Konrad Boehmer

Woutertje Pieterse + Song From Afar

  • AllMusic Rating
    3
  • User Ratings (0)
  • Your Rating

AllMusic Review by

This piece of music theater by Konrad Boehmer -- who is equally if not more well-known for his entirely unlistenable electronic "music"-- is based on a novel by the cantankerous 19th century Dutch writer Multaltuli of the same name, is you guessed it, a "highly experimental work." The words "highly experimental" fit here simply because Boehmer rightly believed that it was impossible for an opera, with its bel canto singing, to encompass the scope of the author's indictment of 19th century Dutch society and its emotionally "powerful" message. The story involves the destruction of "an ingenious, dreamy child's soul by middle class education." Utilizing nearly 30 singers and 32 members of the Rotterdam Philharmonic, Boehmer creates a work so indigenous to its culture it is impenetrable and boring as yesterday's garbage to listen to. It's more an oratorio than a piece of "music theater," and with its supposed use of the conversational styles and musical songs, tropes, and themes of the time, it is as stodgy as Andre Breton condemning rock & roll as decadent. Boehmer goes to great pains -- he always does -- to tell the singers to forget everything they know about traditional singing. They must have, because there is precious little of it here. It's mostly spoken rant and orchestral bombast making it an entirely academic "avant-garde" work that could only have come from European men who believe that Pierre Boulez and Luigi Nono are still the young lions of musical composition -- Nono is borrowed from here extensively, and not in a flattering way. Still, much of this would be redeemable if Boehmer didn't completely murder three of Ho Chi Minh's most beautiful poems with a putrid, beat-you-over-the-head-until-your-brains-spill-from-your-ears orchestral score that sought more to condemn America's involvement in Vietnam -- we beat you to it, Konrad -- than pay homage to Minh as the great poet he was. If this is art, if this is social commentary addressed by music, please, please give me an old scratchy copy of the Who's Tommy to listen to -- it's still more relevant and important than this drivel.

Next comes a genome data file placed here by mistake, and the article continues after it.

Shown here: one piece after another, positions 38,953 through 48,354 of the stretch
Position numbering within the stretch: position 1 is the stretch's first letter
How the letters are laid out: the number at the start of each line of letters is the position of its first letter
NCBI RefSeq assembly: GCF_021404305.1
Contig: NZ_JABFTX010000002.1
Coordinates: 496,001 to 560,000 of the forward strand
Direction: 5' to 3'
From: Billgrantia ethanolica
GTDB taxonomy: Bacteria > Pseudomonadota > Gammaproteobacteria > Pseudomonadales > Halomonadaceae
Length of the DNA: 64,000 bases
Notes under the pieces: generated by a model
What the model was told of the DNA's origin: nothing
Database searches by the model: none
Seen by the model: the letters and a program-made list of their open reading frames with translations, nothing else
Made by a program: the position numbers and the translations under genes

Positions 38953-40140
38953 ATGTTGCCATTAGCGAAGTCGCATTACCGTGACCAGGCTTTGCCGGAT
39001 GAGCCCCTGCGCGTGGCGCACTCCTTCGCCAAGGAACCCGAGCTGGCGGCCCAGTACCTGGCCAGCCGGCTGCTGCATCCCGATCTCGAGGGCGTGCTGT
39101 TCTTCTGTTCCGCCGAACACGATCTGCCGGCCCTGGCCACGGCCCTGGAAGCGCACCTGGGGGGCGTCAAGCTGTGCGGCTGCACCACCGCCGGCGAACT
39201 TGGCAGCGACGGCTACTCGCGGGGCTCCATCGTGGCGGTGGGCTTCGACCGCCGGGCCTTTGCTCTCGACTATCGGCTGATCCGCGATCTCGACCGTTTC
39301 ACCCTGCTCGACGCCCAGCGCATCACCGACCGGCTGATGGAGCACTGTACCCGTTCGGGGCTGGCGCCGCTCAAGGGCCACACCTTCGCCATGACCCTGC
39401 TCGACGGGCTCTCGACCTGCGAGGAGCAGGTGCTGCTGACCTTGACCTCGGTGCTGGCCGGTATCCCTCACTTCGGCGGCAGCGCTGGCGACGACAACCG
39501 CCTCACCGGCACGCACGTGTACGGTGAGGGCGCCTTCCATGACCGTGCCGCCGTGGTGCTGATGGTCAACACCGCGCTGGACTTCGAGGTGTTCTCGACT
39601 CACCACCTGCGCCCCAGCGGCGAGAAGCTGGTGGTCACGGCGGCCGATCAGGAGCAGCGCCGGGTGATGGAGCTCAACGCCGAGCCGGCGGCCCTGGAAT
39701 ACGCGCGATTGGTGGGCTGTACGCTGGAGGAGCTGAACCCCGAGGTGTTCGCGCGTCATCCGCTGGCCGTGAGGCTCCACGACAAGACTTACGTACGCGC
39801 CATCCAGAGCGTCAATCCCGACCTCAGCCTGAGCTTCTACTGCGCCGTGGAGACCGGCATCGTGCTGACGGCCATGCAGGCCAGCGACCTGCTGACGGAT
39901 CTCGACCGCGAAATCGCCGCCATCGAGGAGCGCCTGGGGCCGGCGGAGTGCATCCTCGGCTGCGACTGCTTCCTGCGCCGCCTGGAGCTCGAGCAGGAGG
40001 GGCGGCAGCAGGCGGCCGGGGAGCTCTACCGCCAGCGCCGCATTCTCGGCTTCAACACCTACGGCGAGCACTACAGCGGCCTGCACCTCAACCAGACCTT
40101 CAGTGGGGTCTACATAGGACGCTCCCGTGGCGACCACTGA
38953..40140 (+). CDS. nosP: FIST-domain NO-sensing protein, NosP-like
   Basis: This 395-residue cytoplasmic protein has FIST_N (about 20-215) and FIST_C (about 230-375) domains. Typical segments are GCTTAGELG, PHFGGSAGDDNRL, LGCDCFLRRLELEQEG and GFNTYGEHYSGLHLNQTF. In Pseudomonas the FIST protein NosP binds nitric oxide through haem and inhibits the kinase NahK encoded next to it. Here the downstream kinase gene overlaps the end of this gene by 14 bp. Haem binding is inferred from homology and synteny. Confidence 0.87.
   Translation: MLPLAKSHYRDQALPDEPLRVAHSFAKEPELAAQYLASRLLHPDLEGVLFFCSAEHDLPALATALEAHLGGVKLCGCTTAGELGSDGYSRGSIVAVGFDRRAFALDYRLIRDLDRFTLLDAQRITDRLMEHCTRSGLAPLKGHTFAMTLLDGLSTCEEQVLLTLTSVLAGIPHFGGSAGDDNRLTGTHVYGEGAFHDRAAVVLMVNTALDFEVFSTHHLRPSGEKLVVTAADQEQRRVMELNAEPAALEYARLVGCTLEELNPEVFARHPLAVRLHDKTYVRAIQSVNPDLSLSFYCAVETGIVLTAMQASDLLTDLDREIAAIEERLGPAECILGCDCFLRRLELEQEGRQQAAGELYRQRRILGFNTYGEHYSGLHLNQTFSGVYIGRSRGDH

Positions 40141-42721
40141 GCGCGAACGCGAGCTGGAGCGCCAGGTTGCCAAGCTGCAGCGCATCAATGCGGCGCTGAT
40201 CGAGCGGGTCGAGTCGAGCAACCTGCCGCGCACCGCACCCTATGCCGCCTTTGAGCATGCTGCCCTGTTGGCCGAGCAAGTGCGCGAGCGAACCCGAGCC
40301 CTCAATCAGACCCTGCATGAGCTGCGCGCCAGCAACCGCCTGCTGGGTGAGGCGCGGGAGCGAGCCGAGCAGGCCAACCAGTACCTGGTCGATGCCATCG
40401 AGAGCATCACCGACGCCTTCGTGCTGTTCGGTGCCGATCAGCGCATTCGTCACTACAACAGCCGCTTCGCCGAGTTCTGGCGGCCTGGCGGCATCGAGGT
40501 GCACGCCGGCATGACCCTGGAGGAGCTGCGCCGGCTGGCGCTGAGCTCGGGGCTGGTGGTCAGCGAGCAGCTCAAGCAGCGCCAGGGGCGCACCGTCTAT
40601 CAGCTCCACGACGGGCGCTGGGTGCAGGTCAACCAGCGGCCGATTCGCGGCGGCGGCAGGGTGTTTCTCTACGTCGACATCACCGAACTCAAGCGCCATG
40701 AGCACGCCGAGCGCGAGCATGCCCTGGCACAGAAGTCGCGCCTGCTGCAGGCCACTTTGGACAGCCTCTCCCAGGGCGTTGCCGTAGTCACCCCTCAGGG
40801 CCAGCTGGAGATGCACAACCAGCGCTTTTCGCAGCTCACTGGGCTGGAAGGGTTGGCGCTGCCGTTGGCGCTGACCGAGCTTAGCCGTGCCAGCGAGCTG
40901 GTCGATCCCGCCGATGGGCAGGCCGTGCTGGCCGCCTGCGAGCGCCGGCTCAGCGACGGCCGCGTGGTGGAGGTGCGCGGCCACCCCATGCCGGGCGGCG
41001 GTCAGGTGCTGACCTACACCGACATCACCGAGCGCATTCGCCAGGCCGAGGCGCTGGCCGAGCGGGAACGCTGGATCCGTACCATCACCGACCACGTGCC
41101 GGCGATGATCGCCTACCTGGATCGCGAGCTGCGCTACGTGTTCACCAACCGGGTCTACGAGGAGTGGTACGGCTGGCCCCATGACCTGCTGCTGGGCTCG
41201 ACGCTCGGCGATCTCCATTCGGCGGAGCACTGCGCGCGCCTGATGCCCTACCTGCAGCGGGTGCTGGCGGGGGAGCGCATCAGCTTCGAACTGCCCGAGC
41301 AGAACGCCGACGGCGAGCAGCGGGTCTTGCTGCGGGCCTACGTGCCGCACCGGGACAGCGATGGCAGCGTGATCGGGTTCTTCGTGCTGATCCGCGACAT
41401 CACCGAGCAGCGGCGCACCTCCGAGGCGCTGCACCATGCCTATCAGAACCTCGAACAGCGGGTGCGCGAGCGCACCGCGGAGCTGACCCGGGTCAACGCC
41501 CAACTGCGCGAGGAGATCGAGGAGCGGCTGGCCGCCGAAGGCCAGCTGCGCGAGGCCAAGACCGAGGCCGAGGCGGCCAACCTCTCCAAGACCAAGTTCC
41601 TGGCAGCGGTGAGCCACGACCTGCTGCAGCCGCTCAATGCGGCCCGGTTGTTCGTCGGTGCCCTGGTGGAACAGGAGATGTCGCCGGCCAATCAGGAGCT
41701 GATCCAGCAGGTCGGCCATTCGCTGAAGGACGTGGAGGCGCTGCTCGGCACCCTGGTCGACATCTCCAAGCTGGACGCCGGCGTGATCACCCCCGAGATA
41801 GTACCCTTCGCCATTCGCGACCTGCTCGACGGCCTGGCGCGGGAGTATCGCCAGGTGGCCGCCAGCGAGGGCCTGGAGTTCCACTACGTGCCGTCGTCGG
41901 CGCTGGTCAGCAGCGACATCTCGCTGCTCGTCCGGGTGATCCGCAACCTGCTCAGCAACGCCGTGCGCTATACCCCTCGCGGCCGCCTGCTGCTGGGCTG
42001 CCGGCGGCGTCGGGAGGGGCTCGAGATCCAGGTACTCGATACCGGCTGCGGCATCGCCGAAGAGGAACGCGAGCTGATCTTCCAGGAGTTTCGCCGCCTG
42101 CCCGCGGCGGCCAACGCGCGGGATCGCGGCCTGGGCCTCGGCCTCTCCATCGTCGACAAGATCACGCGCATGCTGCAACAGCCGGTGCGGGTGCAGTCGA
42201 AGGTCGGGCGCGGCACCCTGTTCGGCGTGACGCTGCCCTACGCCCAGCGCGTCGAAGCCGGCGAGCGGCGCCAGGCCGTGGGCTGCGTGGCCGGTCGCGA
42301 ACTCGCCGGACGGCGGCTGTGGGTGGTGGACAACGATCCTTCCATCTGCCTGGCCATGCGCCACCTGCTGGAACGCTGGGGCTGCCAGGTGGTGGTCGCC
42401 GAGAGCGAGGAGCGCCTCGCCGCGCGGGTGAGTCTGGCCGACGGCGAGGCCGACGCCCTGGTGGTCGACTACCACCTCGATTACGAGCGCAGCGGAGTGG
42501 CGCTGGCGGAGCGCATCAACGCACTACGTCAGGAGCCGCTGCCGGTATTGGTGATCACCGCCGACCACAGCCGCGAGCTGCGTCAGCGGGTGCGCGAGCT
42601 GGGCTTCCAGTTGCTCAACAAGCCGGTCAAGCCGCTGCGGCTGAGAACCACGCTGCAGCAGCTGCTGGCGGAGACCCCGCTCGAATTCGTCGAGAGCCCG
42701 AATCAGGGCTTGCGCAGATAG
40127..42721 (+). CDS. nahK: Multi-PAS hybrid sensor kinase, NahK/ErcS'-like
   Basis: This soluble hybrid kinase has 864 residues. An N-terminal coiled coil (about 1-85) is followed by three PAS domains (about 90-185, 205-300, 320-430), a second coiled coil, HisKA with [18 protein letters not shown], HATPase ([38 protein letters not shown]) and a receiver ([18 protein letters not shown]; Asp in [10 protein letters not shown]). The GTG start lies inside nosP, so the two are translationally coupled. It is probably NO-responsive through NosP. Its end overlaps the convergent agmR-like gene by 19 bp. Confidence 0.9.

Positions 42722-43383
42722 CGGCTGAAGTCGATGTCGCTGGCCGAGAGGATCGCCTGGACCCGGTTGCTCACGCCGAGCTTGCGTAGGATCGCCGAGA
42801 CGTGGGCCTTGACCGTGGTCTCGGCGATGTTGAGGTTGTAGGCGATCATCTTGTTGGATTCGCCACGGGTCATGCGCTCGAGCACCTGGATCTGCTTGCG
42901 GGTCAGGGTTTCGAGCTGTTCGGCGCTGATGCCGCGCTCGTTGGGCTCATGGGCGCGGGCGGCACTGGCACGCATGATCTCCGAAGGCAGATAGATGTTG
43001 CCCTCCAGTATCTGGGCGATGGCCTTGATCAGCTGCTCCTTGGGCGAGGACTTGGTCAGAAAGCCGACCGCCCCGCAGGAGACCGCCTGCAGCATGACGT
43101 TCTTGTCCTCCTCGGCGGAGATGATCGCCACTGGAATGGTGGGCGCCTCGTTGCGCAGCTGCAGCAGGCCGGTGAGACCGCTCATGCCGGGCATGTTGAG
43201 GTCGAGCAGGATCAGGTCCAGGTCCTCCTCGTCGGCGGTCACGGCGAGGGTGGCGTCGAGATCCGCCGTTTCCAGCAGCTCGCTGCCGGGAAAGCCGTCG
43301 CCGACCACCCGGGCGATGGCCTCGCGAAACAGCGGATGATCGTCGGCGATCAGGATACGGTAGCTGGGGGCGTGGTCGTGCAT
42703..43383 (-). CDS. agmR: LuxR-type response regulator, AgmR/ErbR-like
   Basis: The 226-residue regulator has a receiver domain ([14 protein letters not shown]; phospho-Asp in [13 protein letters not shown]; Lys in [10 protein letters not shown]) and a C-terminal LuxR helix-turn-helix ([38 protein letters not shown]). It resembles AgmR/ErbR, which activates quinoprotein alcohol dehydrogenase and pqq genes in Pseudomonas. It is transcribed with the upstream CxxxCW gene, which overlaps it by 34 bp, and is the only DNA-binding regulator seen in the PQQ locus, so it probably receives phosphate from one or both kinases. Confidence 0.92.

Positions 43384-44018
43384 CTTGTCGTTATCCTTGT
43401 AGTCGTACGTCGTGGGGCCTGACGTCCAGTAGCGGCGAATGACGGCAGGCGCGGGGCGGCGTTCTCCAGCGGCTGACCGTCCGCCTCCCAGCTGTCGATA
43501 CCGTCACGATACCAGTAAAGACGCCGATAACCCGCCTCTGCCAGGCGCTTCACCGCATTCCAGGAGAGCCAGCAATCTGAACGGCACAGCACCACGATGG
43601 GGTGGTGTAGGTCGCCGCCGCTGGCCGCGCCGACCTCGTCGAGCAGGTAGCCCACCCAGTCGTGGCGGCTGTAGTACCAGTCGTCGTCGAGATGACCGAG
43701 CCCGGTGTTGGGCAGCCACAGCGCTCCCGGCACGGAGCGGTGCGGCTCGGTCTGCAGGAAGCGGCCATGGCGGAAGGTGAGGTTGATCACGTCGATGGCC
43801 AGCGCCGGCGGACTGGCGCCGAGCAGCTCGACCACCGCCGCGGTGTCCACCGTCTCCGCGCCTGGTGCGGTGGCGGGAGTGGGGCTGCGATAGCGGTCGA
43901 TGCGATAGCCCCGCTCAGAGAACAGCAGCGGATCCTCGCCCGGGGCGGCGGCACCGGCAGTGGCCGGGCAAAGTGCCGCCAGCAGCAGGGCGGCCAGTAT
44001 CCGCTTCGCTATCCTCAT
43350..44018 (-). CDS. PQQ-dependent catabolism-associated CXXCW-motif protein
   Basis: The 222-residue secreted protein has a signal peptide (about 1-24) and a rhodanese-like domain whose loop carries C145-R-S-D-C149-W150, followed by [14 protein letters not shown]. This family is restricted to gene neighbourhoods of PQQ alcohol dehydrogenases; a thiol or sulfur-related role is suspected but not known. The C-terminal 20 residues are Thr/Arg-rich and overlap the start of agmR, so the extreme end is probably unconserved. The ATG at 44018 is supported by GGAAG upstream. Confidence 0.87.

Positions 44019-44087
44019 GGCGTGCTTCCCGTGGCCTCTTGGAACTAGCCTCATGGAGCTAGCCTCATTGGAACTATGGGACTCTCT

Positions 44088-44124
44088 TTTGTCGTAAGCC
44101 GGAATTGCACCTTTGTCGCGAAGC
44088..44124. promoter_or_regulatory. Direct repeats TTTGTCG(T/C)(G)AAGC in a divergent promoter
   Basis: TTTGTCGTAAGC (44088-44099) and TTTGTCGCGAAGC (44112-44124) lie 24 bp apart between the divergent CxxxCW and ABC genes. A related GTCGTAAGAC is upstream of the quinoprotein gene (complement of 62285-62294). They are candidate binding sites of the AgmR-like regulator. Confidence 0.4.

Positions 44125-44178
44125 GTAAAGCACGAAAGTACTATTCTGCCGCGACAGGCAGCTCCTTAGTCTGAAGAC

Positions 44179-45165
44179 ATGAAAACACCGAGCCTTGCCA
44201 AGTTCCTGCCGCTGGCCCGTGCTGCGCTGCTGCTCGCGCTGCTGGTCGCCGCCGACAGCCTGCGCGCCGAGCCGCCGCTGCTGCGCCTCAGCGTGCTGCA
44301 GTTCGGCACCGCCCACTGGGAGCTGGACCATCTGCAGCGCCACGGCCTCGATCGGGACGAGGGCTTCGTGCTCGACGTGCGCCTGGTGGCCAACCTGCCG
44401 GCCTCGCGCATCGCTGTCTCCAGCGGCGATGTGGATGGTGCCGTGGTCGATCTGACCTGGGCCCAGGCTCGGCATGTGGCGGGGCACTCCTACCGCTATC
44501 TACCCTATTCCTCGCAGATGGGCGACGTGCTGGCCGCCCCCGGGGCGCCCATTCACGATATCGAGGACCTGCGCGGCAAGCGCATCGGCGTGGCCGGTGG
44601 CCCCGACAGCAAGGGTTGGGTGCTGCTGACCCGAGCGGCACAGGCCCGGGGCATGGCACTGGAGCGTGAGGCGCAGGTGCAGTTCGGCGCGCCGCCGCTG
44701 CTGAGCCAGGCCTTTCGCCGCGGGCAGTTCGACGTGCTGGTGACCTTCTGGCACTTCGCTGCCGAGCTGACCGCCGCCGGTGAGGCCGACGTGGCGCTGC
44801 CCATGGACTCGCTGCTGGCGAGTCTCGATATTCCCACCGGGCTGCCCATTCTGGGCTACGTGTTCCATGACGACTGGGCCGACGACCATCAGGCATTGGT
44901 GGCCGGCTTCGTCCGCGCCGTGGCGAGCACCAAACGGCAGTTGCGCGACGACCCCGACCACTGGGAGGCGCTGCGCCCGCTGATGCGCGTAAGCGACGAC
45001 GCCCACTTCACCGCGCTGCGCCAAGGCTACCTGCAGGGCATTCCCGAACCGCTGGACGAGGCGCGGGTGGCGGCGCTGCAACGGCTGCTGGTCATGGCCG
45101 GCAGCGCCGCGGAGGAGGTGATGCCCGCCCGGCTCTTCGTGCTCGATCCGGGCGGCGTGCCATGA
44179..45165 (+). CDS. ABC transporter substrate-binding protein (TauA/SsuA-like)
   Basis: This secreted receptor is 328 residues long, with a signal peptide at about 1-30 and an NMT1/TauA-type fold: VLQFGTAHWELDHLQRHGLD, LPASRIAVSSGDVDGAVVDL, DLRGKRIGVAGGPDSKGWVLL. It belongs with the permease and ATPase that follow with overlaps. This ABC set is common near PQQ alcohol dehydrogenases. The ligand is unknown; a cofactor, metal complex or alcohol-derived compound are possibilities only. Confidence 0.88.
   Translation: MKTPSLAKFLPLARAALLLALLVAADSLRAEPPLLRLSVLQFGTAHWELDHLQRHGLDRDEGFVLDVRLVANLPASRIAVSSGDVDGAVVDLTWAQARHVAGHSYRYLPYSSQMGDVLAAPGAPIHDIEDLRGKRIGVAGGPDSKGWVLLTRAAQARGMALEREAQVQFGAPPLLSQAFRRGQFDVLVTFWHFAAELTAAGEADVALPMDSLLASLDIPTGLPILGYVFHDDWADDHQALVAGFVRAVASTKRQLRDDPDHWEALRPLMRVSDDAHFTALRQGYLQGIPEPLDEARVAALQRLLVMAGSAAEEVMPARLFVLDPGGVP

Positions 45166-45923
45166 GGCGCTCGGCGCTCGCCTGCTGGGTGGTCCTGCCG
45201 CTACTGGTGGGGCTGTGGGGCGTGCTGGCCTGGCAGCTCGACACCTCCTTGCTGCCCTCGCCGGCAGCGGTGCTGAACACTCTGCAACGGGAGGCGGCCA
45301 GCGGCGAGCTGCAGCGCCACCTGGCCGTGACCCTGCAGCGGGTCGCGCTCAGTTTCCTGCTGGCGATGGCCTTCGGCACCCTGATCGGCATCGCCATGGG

blue highlight denotes track pick